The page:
Hear our prayer, oh loving and compassionate God, and give us courage that we may accompany these migrant children with abundant mercy and grace. Embolden us to speak to the world of your love for all your children, and give us the courage to be unafraid. Free us from the fear of scarcity and the fear of the one whom we do not know. Through the power and presence of your Holy Spirit remind us that we are all your children, and allow us the blessing of experiencing the renewal of life that comes when we share your love with especially the littlest among us. Bring your healing among these unaccompanied migrant children. Bless their hearts with your loving presence, and surround them with your angels of care. Bless their parents and their families wherever they may be as they suffer the separation and the not knowing that comes with the migrant journey. Bless us to be the parents, family and friends of these children who now come to be among us, blessing us and bringing us your love. Amen. (From Interfaith Weekend of Compassion and Prayer for Unaccompanied Migrant Children)
God of peace, encourage those who seek to establish a fair and just peace in the Middle East. Bless their efforts as they work to end conflict. Lead those who engage in violence to put down their weapons and to live in peace with one another. Amen. (From Prayer Vigil for the Middle East)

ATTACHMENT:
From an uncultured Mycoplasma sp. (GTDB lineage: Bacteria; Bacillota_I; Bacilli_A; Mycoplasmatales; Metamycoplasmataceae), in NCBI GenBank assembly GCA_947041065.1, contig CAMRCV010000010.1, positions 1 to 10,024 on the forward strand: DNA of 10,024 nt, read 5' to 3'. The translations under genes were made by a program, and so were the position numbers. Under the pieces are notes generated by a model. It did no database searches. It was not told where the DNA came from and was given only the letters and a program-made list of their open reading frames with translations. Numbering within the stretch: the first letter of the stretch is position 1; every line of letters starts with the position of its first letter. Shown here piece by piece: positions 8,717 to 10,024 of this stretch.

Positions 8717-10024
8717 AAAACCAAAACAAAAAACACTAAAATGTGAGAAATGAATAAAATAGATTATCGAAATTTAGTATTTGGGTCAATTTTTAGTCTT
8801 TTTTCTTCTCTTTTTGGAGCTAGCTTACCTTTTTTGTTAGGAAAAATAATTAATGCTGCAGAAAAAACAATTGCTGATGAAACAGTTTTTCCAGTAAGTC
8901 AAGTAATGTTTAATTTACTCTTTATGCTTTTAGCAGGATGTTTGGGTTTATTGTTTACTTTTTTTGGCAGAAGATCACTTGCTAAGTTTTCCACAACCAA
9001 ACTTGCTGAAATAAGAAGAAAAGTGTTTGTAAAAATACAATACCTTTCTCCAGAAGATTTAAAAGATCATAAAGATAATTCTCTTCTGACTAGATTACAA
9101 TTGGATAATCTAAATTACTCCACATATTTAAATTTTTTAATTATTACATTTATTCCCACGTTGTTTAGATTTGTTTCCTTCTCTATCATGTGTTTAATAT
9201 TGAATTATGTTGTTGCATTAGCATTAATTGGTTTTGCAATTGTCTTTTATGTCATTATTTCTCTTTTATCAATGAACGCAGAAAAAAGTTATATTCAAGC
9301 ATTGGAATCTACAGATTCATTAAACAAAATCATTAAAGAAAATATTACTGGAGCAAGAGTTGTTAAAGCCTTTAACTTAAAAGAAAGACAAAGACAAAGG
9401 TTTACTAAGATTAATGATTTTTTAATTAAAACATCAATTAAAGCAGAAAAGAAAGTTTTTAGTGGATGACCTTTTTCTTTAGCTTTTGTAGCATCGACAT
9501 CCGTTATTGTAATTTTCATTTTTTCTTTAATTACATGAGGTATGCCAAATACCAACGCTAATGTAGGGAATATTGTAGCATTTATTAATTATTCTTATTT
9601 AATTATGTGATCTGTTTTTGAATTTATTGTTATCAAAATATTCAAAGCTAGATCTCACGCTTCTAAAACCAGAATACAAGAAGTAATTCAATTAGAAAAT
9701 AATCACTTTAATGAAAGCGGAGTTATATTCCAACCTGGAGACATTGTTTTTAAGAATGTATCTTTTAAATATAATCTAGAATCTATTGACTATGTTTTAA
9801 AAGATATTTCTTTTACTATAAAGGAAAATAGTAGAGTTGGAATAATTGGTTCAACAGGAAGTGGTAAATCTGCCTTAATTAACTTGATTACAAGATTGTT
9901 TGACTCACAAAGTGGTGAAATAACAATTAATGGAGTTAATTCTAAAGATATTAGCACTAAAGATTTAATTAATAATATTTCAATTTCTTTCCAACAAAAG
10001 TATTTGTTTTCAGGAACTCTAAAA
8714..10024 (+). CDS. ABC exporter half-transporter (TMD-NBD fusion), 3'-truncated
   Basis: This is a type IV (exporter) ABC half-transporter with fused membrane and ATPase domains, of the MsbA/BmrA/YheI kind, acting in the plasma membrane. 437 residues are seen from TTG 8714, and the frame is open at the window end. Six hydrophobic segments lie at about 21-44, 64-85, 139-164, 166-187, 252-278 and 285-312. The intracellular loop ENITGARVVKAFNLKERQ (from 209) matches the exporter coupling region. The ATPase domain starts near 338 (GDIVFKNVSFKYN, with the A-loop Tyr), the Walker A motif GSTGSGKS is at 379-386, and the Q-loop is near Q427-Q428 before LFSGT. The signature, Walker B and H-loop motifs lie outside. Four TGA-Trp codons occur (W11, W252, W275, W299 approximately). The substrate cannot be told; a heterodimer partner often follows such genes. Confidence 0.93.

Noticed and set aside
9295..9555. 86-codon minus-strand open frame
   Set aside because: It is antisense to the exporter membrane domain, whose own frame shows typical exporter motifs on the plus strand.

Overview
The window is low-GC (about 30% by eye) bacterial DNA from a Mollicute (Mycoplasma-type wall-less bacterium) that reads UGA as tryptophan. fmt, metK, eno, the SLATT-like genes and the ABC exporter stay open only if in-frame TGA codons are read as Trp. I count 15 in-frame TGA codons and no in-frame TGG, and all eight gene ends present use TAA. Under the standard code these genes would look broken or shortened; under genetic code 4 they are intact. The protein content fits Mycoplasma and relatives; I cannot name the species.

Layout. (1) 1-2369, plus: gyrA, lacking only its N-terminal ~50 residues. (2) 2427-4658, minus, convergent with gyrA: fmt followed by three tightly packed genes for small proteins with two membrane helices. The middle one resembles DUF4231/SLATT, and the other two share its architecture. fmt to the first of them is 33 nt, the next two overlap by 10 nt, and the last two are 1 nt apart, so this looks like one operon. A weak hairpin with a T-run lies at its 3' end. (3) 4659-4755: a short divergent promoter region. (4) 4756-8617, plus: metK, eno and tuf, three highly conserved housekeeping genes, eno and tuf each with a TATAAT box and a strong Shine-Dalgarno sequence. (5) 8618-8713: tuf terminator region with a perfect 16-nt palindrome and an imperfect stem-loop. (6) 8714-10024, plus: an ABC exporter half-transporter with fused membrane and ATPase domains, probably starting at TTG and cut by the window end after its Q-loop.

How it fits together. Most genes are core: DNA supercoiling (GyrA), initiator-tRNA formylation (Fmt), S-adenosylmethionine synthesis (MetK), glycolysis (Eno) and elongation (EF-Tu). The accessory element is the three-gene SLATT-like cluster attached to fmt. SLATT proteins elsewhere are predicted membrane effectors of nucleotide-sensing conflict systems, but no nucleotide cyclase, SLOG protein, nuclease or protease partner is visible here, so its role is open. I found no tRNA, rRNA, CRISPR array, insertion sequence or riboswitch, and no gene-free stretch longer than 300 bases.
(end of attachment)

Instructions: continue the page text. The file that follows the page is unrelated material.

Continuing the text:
|United Methodists are helping with their hands and with their UMCOR dollars to assist in the clean-up from the July 6 tornado in Kentwood. Considered a "small storm" by official disaster measurements, no government funding is available for the effort. Realizing that no storm is "small" when neighbors' lives are affected, churches are working to offer help and hope. ~photo courtesy of St. Paul's UMC|
Elsewhere in this week's news the head of the General Board of Global Ministries, Thomas Kemper, celebrates the ways that young people are being transformed and transforming in places across the globe.
Two young people with Michigan ties--Jonathan and Heather Jue-Wong--are making a difference even as they grow in their faith. Heather and Jonathan are serving as Global Justice Volunteers; they are the daughter and son of the Rev. Jennifer Jue, a pastor from the West Michigan Conference now serving Oxford UMC.
Heather is serving in a rural village outside of Manila, Philippines, at Kapatiran Kaunlaran Foundation (KKFI). KKFI is a social development organization involved in education, training and community organizing for the past 63 years. KKFI equips marginalized individuals and communities with knowledge and skills.Heather is involved in hte Alternative Learning System, teaching at-risk cihldren and youth.
Here's her recent report:
Went to the dump site to teach class today. This week's lesson was on how to brush teeth and wash hands. Last week Love asked me if there was anything I wanted to teach related to public health. I noticed that even the tiny babies had rotting teeth and they were sticking their dirt covered hands in their mouths. These kids, and adults too, have such poor oral hygiene and most likely lack the resources and awareness. So we got toothbrushes, toothpaste, and soap. We did a fun lesson with that. There were 35 kids today. They're all so great and happy that we're there. I love them already. This evening we went to the town center and just observed the street children. Most of them stand outside the mall or fast food places selling flower chains that people hang in their cars or give as an offering to a saint. Some just beg. There are some young mothers who have their babies and young children with them selling flowers.